a person in Oregon while I was in central Illinois. I could have used a car battery for a power source if I had so chosen. I used a NUE-PSK modem but a more
    resourceful Ham could use a tablet and a radio. We typed away in real time with no internet required. You say mobile phone calls? How about the old fashioned phone patch? Ham overseas contacted a "local" Ham who dialed up a local phone number and "patched" the overseas party in to their loved one.

    In fact, Charles Lindbergh telephoned his mother from Paris, France after his epic flight across the Atlantic. How? The authorities set up a local call to a Ham radio
    operator who used Morse Code to send Lindbergh's side to a Ham in the U.S. who then transcribed the message and it was read to his mother over the telephone. She replied and the local Ham sent the reply via Morse to France. Slower yes but it got the job done in 1927. Kurt

  9. #99
    Join Date
    31st October 2016
    Posts
    120
    We are pretty far afield, here, but this is my wheelhouse.

    Quote Originally Posted by djs View Post
    However, it's not just the "learning the tools" as much as learning the mindset. Maybe Word isn't the most critical for kids, but word processing is a basic skill they should know.
    I disagree. Writing is the skill. A word processor is a tool for creating legible copy for the typesetter. It is a remedy for bad penmanship when writing business correspondence. It'll pile up an awful stack of words on a page, and it saves paper. It also imposes some severe constraints on how the student thinks.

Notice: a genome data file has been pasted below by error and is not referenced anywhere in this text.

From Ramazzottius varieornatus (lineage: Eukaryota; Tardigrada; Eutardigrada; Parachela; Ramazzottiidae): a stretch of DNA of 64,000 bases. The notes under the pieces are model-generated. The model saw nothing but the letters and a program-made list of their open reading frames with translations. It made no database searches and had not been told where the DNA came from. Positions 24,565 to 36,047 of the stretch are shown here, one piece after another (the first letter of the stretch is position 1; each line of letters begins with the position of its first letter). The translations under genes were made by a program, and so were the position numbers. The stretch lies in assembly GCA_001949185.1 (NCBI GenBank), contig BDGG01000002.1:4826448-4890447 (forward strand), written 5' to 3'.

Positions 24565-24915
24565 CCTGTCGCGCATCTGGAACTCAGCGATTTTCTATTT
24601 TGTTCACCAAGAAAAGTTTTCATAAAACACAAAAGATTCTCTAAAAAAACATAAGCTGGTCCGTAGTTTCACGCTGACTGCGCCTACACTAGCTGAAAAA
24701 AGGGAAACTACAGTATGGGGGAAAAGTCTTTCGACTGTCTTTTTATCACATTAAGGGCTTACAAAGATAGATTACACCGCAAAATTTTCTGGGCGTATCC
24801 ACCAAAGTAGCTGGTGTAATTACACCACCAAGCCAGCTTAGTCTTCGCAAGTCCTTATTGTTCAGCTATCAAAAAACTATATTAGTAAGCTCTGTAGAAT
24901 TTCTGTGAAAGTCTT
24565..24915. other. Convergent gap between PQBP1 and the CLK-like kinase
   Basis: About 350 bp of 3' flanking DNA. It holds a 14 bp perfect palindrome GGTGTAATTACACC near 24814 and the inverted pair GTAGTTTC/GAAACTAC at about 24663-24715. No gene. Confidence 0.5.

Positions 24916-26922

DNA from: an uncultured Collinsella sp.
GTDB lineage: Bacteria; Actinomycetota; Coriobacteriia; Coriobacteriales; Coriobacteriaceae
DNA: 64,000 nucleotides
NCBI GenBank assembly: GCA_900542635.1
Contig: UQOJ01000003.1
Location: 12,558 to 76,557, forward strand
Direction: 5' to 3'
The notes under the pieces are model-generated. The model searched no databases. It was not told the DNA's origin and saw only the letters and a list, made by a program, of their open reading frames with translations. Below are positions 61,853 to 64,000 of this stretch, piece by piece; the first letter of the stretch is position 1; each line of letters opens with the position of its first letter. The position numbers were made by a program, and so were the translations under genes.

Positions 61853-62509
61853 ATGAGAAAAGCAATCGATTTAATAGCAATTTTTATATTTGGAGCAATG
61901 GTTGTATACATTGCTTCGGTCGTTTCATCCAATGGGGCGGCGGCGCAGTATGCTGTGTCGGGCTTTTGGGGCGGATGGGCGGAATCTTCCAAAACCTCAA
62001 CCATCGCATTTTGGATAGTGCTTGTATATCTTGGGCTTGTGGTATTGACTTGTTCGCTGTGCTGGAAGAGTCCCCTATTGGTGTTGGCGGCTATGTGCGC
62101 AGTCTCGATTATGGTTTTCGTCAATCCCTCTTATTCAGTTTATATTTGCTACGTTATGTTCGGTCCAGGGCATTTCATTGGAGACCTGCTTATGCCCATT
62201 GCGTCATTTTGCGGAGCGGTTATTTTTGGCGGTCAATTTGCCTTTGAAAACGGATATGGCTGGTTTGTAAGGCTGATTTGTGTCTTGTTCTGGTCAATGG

http://journals.sagepub.com/doi/abs/...56797614524581

    Typing -- sorry -- "keyboarding", OTOH, is something older kids probably should get to practice, since we are apparently stuck with this intentionally-crippled QWERTY button board for a while longer.

    Quote Originally Posted by byoungblood View Post
    I actually buy very little of my "hobby" supplies from Amazon. Most often the prices are just so-so or the seller doesn't stock it.

    However, I do most of my hobby related spending online .... It isn't worth the effort to even bother going to a store that is only going to have half of what you need when you can pick up your laptop, tablet, phone, etc., and never leave the house.
    Yeah. Me too. Although leaving the house is usually the point. I still like getting out and shopping -- but these days I am mostly walking around second-hand stores looking for stuff to take apart.

    It occurs to me that I always fed my hobbies by mail order. The hobby department at Two Guys can't have been as well stocked with stick-and-tissue planes as I imagine it to have been. Our local shop, Allied Hobbies was a small store with a diverse stock -- there could only have been a few rockets hanging on the wall, a few Peck Polymers and SIG kits. But the shop was a gateway to the manufacturers' mail order -- buy a kit, use the enclosed form send away for the catalog.

    One thing I think we lose with the demise of the Mom and Pop specialty store -- a thing that google and forums like this don't quite replace -- is the knowledgeable store owner. When I didn't know what I needed, not even enough to name the tool or part I was trying to find, it was pleasant to be questioned by the shopkeeper. For instance, when it turned out I was looking for condenser paper, and the shop didn't sell it, the owner knew where to get it and could have some for me in a week. "Just check back on Wednesday." There is a not-quite-walking-distance Do-It-Best hardware store, with inconvenient hours, that I frequent only because they offer this kind of interaction. "That's a Water-Master tank ball. Let me show you where those are..."